He slipped his hand into the pocket of his scruffy corduroy jacket, touched
the thing Rose had handed him that morning, bony and nasty even through
wrappings of bandanna and newspaper.
The gallery where they customarily had breakfast overlooked the narrow
courtyard of that creaky old Spanish house on Rue Esplanade that for eight and a
half months now had been their home. Rose had been upstairs, helping Cosette
pack--Cosette, who had boarded with them for four of those eight months as a
pupil in the school Rose had established. So far they'd had only three pupils.
One--Marie-Anne--had departed a few days previously, to join her mother in a
cottage by the lake rented by her mother's white protector. The youngest,
Germaine, shared bread and coffee with January on the gallery. Ten years old and
a fragile little miracle of ladylike deportment, she had a creamy dark
complexion and African eyes that made her look like some ancient Pharaoh's
daughter inexplicably masquerading in ruffles and lace. Germaine's mother, also
a rich white man's placee, was coming for her that afternoon. The morning air
was silky, before the day's brutal heat began, and scented with cafe au lait.
"I found this in Cosette's room," Rose had said, coming out onto
the gallery, and handed January the thing that was now in his pocket. It was a
rooster's head, the eyes and much of the flesh gone, but black wax still visible
clotting its bill.
And so he had come here.
Tiqui li papa. . . .
Men sang as they heaped wood in pits gouged in the dust, kindled fires to
light the shadows that gathered thick beneath the trees. A few of the stinking
little saloons on the other side of the turning-basin had lit their lanterns;
smoke from the gumbo-lady's fire scratched January's eyes. Someone jostled him
from behind, and glancing back, he saw a couple of young white ladies, with an
elderly female servant in tow to lend them respectability, staring through the
fence with avid eyes. One of them whispered, "Which one is her?" in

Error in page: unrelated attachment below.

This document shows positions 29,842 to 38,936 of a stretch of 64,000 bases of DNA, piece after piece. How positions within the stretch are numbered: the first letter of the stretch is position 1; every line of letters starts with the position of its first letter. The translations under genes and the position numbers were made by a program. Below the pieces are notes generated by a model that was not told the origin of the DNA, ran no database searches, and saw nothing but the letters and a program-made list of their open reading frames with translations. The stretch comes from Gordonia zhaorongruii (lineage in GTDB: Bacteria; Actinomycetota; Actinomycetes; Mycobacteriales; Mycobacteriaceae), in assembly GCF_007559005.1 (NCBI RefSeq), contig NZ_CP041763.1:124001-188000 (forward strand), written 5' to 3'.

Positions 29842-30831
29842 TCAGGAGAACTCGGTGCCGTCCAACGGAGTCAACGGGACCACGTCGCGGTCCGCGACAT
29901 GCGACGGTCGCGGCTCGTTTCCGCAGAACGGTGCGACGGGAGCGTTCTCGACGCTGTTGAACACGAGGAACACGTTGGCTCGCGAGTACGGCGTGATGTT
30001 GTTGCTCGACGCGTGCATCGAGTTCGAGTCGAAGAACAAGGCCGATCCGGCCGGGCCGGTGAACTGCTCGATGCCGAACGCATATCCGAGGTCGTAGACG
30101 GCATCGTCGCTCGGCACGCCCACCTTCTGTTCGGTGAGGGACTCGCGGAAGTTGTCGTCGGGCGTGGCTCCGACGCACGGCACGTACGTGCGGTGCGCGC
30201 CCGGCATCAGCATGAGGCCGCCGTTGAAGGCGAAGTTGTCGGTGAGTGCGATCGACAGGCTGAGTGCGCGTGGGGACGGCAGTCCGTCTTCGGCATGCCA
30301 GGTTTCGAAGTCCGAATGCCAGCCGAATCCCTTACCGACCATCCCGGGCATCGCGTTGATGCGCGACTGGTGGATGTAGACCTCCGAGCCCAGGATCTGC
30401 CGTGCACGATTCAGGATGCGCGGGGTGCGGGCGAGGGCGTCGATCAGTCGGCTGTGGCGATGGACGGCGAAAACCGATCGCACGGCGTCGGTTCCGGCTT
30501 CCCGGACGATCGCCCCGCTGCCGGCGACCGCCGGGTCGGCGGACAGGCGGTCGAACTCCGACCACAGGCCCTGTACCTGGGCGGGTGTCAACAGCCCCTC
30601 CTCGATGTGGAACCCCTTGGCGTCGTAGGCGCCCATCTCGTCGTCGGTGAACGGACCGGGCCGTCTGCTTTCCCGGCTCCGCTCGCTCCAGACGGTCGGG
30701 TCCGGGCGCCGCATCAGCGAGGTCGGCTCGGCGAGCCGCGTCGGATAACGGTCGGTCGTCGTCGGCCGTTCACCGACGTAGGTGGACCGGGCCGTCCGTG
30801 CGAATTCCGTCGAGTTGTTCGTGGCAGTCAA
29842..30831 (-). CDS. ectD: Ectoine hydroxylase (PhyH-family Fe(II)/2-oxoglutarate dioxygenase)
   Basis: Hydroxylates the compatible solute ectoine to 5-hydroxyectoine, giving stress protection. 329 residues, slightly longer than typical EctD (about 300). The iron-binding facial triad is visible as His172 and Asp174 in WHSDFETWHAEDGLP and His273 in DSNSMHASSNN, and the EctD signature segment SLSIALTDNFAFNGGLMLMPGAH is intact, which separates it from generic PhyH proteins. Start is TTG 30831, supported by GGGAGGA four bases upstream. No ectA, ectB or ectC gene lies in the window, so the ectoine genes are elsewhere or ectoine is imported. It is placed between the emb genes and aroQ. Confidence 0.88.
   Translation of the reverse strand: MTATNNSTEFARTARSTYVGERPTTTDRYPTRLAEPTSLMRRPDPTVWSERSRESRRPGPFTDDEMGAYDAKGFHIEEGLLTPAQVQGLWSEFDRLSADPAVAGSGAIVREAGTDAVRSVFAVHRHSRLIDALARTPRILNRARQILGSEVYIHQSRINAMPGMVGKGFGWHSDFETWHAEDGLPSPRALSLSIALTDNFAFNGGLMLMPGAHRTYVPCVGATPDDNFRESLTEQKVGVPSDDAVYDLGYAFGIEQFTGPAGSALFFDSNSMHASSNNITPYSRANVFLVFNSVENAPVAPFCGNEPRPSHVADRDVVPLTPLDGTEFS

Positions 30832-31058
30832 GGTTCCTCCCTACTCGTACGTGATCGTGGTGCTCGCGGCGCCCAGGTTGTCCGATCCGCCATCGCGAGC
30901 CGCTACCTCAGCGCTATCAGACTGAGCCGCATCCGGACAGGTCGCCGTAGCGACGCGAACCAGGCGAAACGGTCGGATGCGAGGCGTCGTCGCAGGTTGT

They weren't the only ones staring. Looking away from the firelight, January
saw white idlers strung all along the fence, peering in: Creole French and
Creole Spanish in starched collars and well-cut coats of Bath superfine;
Americans from the other side of Canal Street, with the greedy, restless eyes of
those who view everything as a potential source of income. In the winter
Carnival season, and on up through late spring, young ladies in their
bell-shaped skirts and wide sleeves would come to gaze, though by this time of
year most of them had left town. The two young women who whispered behind him
were clearly of the class that didn't have summer houses by the lake.
January went back to scanning the faces of the dancers in the leaping yellow
firelight. Men and women who had to return the next day to being what the whites
wanted them to be: stablemen and laundresses, stevedores on the wharves or
milliners in the tiny shops on Rue Chartres. People who had to pretend to be
white in their hearts if they wanted to get money from the whites who were its
Beyond them in the shadows beneath the plane-trees January picked out others,
though it was rapidly becoming too dark to see clearly. After three and a half
years back, he knew most of the voodoos, the root-doctors and ouangas and the
lesser queens with their bright-colored headwraps worked up into five points,
like gaudy flame around their faces. Some he knew from before he'd left, all
those years ago. He saw withered old Dr. Brimstone, and John Bayou with his
expressionless reptile eyes. Saw hugely fat Queen Lala, and Queen Regine like a
dessicated black ant, strings of peeling glass pearls rattling around her
Behind him he heard the young women still whispering, wondering if, later,
they dared to go to Mamzelle for a love-ouanga or a spell to drive a rival away.
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